The single largest project in the overhaul of Portland International Airport – creation of a new main terminal – is well under way.
But instead of a typical ground-up building process, construction of the most striking and eye-catching portion of that new structure – its roof – is taking place in the northeast corner of the airport property, next to the Port of Portland Fire Department headquarters.
Designed by ZGF Architects to emulate Oregon’s lush forestlands, the mass-timber roof is an ode to the local environment. The undulating structure consists of a skeleton of enormous steel girders fabricated by Evraz in Portland. Those are connected by a series of massive, arching glulam beams made from Douglas fir by Zip-O-Log Mills of Eugene. Topping it off are hundreds of two-inch mass-plywood panels made by Freres Lumber of Lyons.
“It was very important to Port of Portland leadership, so they worked strategically with ZGF on developing the specifications on this prescribed sourcing,” said Katrina Day, a senior project manager with Hoffman Skanska Joint Venture, the project’s general contractor. “It’s intended as a nod to the local community and making sure that we’re reinvesting in Oregon for the project.”
The prefabricated roof is an ingenious solution to some unique construction problems.
First is the building site: a busy international airport that before the pandemic was serving nearly 20 million travelers per year. The sheer volume of people moving though PDX and the importance of the airport as a travel hub means it cannot be shut down for construction – and assembling the roof in place would have required that for safety and security reasons.
“If you stick-built this over the terminal, these members are too big,” Hoffman Skanska senior superintendent Jason Koski said. “You couldn’t build anything like this and have an occupied building. So, by doing these large modules, we’re able to keep the terminal open at all times during construction.”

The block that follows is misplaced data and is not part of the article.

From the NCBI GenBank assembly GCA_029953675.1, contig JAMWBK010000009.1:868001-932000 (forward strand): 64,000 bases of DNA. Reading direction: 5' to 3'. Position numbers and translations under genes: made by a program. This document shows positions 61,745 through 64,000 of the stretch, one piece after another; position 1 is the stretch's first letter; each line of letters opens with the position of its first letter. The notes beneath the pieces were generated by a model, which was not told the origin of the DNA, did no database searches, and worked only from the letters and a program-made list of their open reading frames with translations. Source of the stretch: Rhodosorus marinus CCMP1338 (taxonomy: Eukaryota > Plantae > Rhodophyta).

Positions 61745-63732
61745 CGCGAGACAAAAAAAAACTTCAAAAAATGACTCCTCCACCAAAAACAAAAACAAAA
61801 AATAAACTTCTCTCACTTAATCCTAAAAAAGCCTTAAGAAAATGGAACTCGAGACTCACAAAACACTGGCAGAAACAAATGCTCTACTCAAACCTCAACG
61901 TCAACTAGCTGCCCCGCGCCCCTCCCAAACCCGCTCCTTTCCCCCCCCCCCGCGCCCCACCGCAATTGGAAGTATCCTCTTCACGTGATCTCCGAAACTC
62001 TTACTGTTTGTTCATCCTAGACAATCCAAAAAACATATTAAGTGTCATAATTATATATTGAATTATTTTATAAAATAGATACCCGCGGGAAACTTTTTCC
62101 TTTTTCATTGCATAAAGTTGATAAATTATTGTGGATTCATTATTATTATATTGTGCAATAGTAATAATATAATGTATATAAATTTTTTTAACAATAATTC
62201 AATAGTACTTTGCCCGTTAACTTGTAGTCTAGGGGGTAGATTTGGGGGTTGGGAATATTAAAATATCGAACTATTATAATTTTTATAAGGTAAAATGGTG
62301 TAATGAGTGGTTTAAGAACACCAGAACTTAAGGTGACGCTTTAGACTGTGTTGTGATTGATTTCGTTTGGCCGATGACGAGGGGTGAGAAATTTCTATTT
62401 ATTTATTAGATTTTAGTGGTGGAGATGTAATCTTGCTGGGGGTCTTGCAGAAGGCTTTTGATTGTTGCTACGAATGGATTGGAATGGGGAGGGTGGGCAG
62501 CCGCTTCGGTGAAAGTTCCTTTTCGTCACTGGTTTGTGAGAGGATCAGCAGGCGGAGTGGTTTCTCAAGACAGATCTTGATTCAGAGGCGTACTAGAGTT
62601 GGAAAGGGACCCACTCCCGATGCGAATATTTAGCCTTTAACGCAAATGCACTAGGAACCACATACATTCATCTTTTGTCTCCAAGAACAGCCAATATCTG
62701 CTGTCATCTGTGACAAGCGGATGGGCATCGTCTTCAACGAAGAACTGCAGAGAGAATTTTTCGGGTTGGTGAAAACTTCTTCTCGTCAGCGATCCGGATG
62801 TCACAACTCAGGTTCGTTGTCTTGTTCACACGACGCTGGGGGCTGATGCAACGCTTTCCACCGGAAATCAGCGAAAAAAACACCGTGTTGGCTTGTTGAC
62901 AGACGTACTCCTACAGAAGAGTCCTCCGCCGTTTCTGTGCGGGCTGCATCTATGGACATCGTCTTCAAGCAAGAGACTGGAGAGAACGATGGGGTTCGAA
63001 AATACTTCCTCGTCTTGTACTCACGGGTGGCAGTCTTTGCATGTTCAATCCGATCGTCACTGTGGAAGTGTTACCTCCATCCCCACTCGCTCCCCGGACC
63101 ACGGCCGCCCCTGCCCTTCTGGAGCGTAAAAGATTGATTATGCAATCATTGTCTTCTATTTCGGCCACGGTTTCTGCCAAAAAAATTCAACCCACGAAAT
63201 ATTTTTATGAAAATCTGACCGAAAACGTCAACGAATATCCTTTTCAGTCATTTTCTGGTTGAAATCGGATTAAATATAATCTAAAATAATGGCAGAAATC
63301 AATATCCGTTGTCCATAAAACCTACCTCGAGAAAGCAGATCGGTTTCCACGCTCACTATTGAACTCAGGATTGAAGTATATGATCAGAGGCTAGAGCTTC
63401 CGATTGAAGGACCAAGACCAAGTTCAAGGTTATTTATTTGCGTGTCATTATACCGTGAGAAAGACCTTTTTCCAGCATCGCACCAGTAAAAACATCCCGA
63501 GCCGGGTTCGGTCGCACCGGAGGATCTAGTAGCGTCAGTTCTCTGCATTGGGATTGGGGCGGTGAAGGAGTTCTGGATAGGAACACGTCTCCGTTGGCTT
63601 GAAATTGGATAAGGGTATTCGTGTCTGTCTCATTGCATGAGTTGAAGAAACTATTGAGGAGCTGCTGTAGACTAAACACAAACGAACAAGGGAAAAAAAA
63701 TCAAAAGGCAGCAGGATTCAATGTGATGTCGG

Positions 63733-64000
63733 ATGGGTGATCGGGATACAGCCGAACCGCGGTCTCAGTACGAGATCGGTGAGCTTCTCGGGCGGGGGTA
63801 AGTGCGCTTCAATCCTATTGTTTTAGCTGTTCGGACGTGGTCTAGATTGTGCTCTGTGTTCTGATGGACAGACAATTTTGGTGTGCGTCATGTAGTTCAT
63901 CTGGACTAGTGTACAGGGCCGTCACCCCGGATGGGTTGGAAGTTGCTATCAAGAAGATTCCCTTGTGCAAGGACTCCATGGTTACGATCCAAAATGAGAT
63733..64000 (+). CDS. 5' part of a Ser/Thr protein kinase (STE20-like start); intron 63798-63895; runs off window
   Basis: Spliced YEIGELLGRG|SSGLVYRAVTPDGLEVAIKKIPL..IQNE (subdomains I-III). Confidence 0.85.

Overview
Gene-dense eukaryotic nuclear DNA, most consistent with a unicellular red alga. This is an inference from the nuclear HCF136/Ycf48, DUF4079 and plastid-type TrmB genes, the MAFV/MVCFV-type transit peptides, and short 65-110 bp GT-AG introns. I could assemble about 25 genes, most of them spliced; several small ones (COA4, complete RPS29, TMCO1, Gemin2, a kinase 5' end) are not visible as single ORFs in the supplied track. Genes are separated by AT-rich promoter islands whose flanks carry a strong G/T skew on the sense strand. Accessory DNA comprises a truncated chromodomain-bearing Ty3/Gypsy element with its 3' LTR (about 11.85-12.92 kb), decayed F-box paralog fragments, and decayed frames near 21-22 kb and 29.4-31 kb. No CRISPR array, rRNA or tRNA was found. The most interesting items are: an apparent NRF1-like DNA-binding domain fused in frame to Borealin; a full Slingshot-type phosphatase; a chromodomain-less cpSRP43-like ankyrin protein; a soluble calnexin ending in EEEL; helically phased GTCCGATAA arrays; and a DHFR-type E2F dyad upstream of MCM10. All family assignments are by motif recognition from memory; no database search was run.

Instead, the project team took over a 20-acre site next to the near the fire department headquarters and poured a reinforced concrete pad engineered to support the weight of not only the roof structure, but also the massive hydraulic jacks and self-propelled modular transporters that will be used to move the finished roof segments across the airport’s north runway to their eventual home.
“We’ll set those at night in roughly a six-hour window where we can shut the building down,” Koski said.
The full roof will be assembled in spring 2022 from 20 separate pieces. Of those, 16 will be “super modules” featuring arched glulam beams topped with mass-plywood panels fabricated by Freres Lumber and milled into shape by Swinerton subsidiary Timberlab at its Northeast Portland plant. The other four will be smaller “cassettes” to fill in spaces left over.
“Nobody has ever made them to this standard, and nobody has ever made an arched glulam this large,” Day said. “In fact, in the design, they were spliced halfway through because there was no standard for designing to know whether they were constructable. So, Zip-O (employees) took it upon themselves to build a full-size mockup to ensure we could eliminate the splice.”
That effort was successful, and the resulting 80-foot-long beams are up to 9 feet tall.
The wood for the glulams was sourced from local forestlands managed by the Yakama, Coquille and Skokomish tribes as well as other landowners practicing responsible forest management.
“We’re putting our first layer of roofing on,” Koski said. “And we’re putting in all the lighting conduit, the fire alarm conduit, the sprinkler system, the roof drains, and then acoustical panels.”
About 60 percent of the lattice that decorates the interior part of the structure in graceful curves will be installed beforehand, according to Swinerton superintendent Brendan Kelly.
A lot of work was needed in the design and engineering phase to come up with the plan, Port of Portland Construction Services Manager Brad Harrison added.
“We started from scratch, but to stick-build this thing it became apparent that it would almost shut down the airport,” he said. “The contractor was like, the more modular construction you can do, the better, from a whole cost perspective and a safety perspective.”